That’s a lot of material, but in practice it seems like the further one gets from the main miniseries, the faster it moves. Like the Johns-written Flashpoint, Forever Evil seems content to have established its setting so it can tell appropriately-bleak stories within that setting. This has let Forever Evil and Justice League focus on characters, particularly Lex Luthor, the Syndicators, Batman and Cyborg. However, that focus paradoxically makes it hard to tell a distinct story beyond “Luthor decides to save the world.” Through five issues each of FE and JL (counting the Secret Society issue from Villains’ Month), there’s been plenty of scheming, but not much forward motion.

More accurately, the forward motion has been split among those various tracks, at least as far as the three Justice Leagues are concerned. As mentioned above, the story of Forever Evil has been “villains win; ‘heroes’ fight back.” In FE itself those heroes have been Luthor’s crew, plus Batman and Catwoman. In Justice League it’s Cyborg, in JLA it’s Martian Manhunter and Stargirl, and in the “Blight” crossover it’s been Constantine, Pandora, Phantom Stranger, et al. However, it’s hard to see at this point how the various League teams will figure (if at all) into FE’s conclusion, other than an awkward series of deus ex machina-style reveals: “Look, they’re out of the Firestorm Matrix! Here comes Cyborg with the Metal Men! Hey, that Thaumaton thingee isn’t working!” For that matter, the infighting among Ultraman, Superwoman, and Owlman will no doubt inform FE’s ending as much as Luthor’s inevitable method for exposing Ultraman to direct sunlight.

(Brief digression here — yes, I think it will be Luthor, not Superman, who defeats Ultraman. One of the aforementioned save-the-day reveals could well be Superman pushing the Moon back into place, then flying down to announce “oh hey, we escaped.” Still, given Luthor’s prominence here, and the appropriateness of him downing “a” Superman, my money’s on him sending Sinestro and/or Black Adam to move the moon.)

While we can see how these various pieces work together generally, the fact that they’ve been split apart weakens Forever Evil as a whole. In this respect I’m happy to read Forever Evil alongside the aforementioned crossovers in single-issue form, because it gives me an overall sense of progress that I don’t think you really get from the miniseries alone. By the same token, though, a Forever Evil miniseries that incorporated all of these subplots, and left the various Justice League series to their own devices, would definitely look a lot different. It would have a bigger cast, fewer double-page spreads, and not as much room for character bits. It might also be a better piece of storytelling.

See, in its current form, Forever Evil has not only outsourced much of its narrative thrust, it’s made sure that practically nothing which happens in those crossovers will really advance the plot — because the really important developments must happen, virtually by definition, in FE itself. For example, if the March solicits are any indication, the various Leaguers won’t be freed from Firestorm’s prison until JLA #13, set to be published two weeks before FE #7. Likewise, Cyborg and the Metal Men are scheduled to fight Grid in Justice League #29, which comes out a week before FE’s conclusion. For its part, “Blight” had exactly zero impact on the main FE miniseries, and could well end satisfactorily (after eighteen issues) without ever being mentioned in FE itself. Entertaining as it has been, “Blight” therefore threatens to be the crossover equivalent of busy work.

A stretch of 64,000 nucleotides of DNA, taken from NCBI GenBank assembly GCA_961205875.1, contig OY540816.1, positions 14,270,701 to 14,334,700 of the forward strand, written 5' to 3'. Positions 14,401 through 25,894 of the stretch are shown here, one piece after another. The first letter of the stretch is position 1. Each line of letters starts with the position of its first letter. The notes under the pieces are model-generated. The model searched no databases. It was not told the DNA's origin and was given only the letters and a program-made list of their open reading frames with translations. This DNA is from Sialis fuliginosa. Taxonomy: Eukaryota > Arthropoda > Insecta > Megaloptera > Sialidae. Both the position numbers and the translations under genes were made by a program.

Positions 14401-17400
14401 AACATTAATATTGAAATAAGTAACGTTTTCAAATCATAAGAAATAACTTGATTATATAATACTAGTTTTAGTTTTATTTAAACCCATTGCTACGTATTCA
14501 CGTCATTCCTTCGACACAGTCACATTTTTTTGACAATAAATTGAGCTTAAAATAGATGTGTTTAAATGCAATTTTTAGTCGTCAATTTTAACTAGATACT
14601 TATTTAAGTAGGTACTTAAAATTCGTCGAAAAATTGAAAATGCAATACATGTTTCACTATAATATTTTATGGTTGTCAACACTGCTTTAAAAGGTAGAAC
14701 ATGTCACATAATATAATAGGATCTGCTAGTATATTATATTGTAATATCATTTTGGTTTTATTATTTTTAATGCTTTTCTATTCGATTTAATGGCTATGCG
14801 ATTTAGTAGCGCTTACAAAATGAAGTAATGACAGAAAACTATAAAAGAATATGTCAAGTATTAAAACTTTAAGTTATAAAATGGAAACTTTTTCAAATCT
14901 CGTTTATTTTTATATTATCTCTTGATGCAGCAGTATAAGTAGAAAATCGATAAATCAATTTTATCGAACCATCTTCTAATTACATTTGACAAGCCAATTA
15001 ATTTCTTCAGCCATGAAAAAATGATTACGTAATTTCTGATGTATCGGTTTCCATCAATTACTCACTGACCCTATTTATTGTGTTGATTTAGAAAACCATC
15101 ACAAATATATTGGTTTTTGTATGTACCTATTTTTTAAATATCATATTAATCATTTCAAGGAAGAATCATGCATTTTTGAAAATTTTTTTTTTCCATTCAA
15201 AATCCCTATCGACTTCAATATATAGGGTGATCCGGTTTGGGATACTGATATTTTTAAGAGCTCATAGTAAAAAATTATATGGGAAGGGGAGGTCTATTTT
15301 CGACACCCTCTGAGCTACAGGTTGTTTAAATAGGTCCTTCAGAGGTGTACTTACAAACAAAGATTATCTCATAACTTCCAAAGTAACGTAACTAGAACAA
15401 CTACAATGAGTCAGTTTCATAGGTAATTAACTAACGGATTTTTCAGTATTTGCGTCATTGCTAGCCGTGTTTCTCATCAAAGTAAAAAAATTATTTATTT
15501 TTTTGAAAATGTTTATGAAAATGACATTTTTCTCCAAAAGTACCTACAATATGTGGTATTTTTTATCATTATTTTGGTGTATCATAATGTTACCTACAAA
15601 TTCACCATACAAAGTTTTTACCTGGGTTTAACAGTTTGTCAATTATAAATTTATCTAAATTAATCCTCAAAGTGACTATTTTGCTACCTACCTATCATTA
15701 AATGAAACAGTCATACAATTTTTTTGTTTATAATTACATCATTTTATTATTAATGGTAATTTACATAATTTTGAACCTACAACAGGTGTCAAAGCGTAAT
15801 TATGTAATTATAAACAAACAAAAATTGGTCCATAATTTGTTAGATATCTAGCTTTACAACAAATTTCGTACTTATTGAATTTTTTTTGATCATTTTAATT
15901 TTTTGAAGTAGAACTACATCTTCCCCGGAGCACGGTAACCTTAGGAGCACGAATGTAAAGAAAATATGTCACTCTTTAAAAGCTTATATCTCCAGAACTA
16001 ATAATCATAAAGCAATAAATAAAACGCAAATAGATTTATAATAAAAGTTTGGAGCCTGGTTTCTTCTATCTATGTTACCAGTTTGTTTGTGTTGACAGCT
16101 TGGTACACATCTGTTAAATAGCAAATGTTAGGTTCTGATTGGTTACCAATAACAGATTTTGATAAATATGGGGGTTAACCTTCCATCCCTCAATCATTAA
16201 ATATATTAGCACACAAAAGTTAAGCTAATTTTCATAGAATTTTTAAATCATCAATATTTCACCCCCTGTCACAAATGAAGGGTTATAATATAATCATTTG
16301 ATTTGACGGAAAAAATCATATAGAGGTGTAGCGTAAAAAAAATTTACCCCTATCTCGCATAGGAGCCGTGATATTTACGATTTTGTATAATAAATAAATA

This sort of compartmentalization isn’t new to big crossover events. (After a while, the Green Lantern Corps simply dropped out of the pages of Crisis On Infinite Earths, and their subplot finished up over the course of six or seven issues of Green Lantern.) However, it seems especially obvious in Forever Evil, which has treated the various Justice Leaguers almost as afterthoughts. Indeed, the Justice League hasn’t appeared as such in its own title since the end of “Trinity War” in August. I could easily picture a Forever Evil conclusion where the escaped Leaguers show up after all the dust has settled, and find Luthor giving them the “what took you so long?” treatment. The point of FE may well be to get readers used to the idea of the new-look League that debuts in April.

Nevertheless, that makes me wonder why Justice League and JLA spent the past six months crossing over with FE. Why not tell stories (even if they’re flashbacks) featuring the actual Justice League, and publish separate Forever Evil [Colon] miniseries for the background and jailbreak subplots? Blackest Night did something similar with its Tales of the Corps miniseries. To be fair, Blackest Night had the advantage of spinning directly out of the Green Lantern books, whereas Forever Evil has been more of an external threat to which the various Leagues responded. As such, the GL books were better-suited to telling their own stories than the JL books have been.

Still, it’s not like readers won’t buy the Justice League titles, and it would satisfy readers who actually wanted to read more normal League stories during the fall and winter months. The classic complaint about crossovers is how much they derail ongoing series, and that’s especially true in an environment where big events end up driving the narrative of an ongoing series, instead of the other way around. Forever Evil’s structure sprawls out into the three Justice League titles seemingly by choice, not necessity. It could be leaner and tighter, but it has the space to do otherwise. (And yes, I know I’m spending almost 2000 words arguing for “leaner and tighter.”)

I can’t help but think, though, that as digital distribution and collected editions become bigger parts of the superhero-comics marketplace, events like Forever Evil will gradually abandon this branched-out structure. When we buy these comics, we’re basically buying story pages, arranged into standard-sized chunks. However, those chunks are tied to readers’ every-Wednesday buying habits. As digital and the collected-edition market move readers away from those habits, the single issue may similarly fade. Until then, readers and publishers may have to balance the every-Wednesday needs against the convenience of a collection, and hope the story makes it through intact.